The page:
The ASHP IV Safety Summit convened a panel of experts to explore ways to combat errors in use of IV medications.
Intravenous (IV) medication errors are responsible for serious harm and death to patients in virtually every hospital across the country. Recently, the American Society of Health-System Pharmacists (ASHP) convened a summit to explore how health-care practitioners can combat errors associated with IV medications.
Among the goals of the ASHP IV Safety Summit was to achieve consensus on an action agenda to make significant and lasting improvements in the use of IV medications that would protect patients from harm and death.
ASHP, in conjunction with the United States Pharmacopeia (USP), the Institute for Safe Medication Practices (ISMP), the Infusion Nurses Society, the National Patient Safety Foundation, and The Joint Commission, assembled a panel of experts who evaluated evidence on the incidence and causes of IV errors, including clinical issues, human factors, process design, technology, and effective methods of error prevention.
"One of the things about sterile products is you can look at the bag and you'll never know what's in it once it's prepared," William Gouveia, RPh, a consultant in the pharmacy department at Tufts Medical Center in Boston, said. Gouveia, the former director of pharmacy at Tufts, said that, unlike oral medications that are more easily identifiable, IV products go from "prep to vein" and there is no easy way to analyze them short of sending them out to a lab for analysis. "You need control and documentation, and there needs to be a very rigorous IV pedigree so that you know what goes in point A, and point B, and point C. And clearly, buying as much premanufactured product as you can is ideal."
Richard Paoletti, RPh, director of pharmacy at Lancaster General Hospital in Lancaster, Pa., said that IV medications are complex therapies that have the greatest risk potential and can produce a fair amount of harm to patients - including death. "A multidisciplinary approach focused on the entire medication-use process for these agents is long overdue," he said.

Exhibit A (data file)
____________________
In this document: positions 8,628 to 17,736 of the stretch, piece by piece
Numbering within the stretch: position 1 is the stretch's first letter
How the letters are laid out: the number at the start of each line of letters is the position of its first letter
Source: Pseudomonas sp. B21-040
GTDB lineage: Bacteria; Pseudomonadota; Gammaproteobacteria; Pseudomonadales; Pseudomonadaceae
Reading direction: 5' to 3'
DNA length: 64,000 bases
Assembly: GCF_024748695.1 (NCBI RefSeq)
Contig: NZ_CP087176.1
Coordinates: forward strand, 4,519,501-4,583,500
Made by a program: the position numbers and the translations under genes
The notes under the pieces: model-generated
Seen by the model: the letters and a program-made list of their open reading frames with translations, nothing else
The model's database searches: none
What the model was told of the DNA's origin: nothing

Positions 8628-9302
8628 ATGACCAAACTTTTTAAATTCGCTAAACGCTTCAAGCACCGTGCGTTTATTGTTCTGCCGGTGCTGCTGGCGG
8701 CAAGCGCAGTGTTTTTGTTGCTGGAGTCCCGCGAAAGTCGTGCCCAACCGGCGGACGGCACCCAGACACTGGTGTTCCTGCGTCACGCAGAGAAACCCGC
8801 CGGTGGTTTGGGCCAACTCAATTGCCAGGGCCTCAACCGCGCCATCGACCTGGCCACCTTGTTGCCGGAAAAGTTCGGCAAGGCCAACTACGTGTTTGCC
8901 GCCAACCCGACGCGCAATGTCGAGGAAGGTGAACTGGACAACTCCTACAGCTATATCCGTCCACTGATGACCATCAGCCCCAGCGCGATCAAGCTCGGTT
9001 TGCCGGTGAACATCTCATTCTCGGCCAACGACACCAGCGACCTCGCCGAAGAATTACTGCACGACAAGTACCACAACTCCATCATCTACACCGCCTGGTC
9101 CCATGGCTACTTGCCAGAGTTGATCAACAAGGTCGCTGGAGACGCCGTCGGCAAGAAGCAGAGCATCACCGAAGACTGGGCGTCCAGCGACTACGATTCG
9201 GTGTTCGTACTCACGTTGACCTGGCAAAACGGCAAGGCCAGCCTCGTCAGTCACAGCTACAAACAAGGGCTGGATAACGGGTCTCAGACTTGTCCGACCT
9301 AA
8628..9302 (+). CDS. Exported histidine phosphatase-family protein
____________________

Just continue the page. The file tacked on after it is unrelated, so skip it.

Gouveia endorses the panel's proposal regarding standardization, which includes the use of smart pumps. Gouveia pointed out that smart pumps had a "tricky introduction" with several of the top-tier brands encountering problems. The idea of toolkits and resource material also received kudos from Gouveia, a veteran health-system pharmacist. "Providing educational materials such as CDs, brochures, charts, and graphs to the staff and training and educating them about the new standards and systems is another key ingredient in reducing errors."
Health-system pharmacists also support adoption of Failure Mode Effect Analysis (FMEA) and root-cause analysis strategies that allow institutions to document where in the organization there are issues and problems and how the results of those analysis can be communicated to the staff. "Hopefully, in a learning environment we can discuss how we can do things differently. Is it a matter of staff training? Is it a manufacturer issue? And bring that all down to the patient level," Gouveia said. Paoletti told Drug Topics that focusing on high-alert medications, standardizing concentrations, and formulating drug libraries for intelligent infusion pumps are all worthwhile activities. "Having a standard set of guidelines and/or position statements including educational material will be very helpful to many hospitals."
Gouveia said that he would like to see this type of summit convene every two years or even annually. "I think there needs to be a continuing consensus about how we reduce these terrible errors, they continue to occur."
ANTHONY VECCHIONE is a health and medical writer based in New Jersey.